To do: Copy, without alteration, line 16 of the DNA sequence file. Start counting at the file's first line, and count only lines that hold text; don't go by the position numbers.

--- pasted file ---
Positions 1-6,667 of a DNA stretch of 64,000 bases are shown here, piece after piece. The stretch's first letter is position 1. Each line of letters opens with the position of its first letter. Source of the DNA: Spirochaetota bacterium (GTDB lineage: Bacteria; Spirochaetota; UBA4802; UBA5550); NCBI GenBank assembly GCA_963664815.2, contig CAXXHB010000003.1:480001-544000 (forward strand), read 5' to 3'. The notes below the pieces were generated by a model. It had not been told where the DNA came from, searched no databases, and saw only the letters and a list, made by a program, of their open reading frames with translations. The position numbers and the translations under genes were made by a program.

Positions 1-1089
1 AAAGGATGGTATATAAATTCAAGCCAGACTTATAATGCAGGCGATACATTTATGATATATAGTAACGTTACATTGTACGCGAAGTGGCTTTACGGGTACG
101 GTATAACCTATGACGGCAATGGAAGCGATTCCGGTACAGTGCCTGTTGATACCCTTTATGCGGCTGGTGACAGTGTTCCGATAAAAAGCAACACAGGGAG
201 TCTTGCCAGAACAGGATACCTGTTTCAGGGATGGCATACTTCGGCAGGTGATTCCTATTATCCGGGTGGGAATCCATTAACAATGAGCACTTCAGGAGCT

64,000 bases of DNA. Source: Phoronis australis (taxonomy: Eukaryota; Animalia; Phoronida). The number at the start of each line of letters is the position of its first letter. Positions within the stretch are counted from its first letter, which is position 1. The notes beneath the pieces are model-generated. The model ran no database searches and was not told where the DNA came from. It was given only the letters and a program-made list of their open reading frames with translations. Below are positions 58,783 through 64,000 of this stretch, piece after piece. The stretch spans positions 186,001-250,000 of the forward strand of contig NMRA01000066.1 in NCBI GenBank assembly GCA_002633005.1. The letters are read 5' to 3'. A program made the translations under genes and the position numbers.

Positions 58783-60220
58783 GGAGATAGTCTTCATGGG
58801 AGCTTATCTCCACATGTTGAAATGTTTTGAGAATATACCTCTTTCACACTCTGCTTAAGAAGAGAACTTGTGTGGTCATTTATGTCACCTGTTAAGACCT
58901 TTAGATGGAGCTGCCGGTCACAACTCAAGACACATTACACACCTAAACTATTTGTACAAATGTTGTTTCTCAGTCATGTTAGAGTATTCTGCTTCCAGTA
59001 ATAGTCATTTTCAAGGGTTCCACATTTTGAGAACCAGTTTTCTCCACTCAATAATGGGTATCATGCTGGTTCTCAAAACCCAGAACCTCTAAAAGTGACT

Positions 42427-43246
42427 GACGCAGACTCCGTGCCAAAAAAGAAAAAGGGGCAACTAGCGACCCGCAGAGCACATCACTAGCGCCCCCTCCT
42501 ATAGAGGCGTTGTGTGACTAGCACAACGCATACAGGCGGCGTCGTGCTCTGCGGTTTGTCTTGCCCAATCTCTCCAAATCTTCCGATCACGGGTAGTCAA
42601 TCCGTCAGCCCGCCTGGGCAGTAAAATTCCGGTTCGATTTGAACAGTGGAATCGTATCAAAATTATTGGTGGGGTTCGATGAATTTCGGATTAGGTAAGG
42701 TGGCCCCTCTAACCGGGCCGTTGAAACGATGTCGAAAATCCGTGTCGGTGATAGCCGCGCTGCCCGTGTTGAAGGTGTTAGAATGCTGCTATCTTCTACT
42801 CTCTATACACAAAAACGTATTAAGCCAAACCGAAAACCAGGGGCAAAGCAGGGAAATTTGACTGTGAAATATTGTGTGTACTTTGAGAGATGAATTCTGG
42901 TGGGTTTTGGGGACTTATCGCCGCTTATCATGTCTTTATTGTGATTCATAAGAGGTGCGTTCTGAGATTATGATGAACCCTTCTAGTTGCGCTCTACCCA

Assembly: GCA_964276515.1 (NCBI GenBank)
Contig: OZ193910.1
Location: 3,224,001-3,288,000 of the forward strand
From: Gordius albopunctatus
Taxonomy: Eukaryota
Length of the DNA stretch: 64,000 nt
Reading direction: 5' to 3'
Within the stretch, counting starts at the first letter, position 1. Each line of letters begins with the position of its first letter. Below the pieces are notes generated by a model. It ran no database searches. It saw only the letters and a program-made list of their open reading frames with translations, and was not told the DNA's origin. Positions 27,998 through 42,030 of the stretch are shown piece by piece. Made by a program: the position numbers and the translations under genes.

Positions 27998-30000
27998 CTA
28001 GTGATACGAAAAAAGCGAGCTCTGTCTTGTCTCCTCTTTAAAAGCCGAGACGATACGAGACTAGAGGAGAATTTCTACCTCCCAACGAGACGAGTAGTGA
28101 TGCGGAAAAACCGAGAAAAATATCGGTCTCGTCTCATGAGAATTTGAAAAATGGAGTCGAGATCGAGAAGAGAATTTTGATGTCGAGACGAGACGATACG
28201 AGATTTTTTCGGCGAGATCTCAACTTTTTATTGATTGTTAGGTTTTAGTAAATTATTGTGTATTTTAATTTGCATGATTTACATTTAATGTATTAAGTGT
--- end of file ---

42701 TGGCCCCTCTAACCGGGCCGTTGAAACGATGTCGAAAATCCGTGTCGGTGATAGCCGCGCTGCCCGTGTTGAAGGTGTTAGAATGCTGCTATCTTCTACT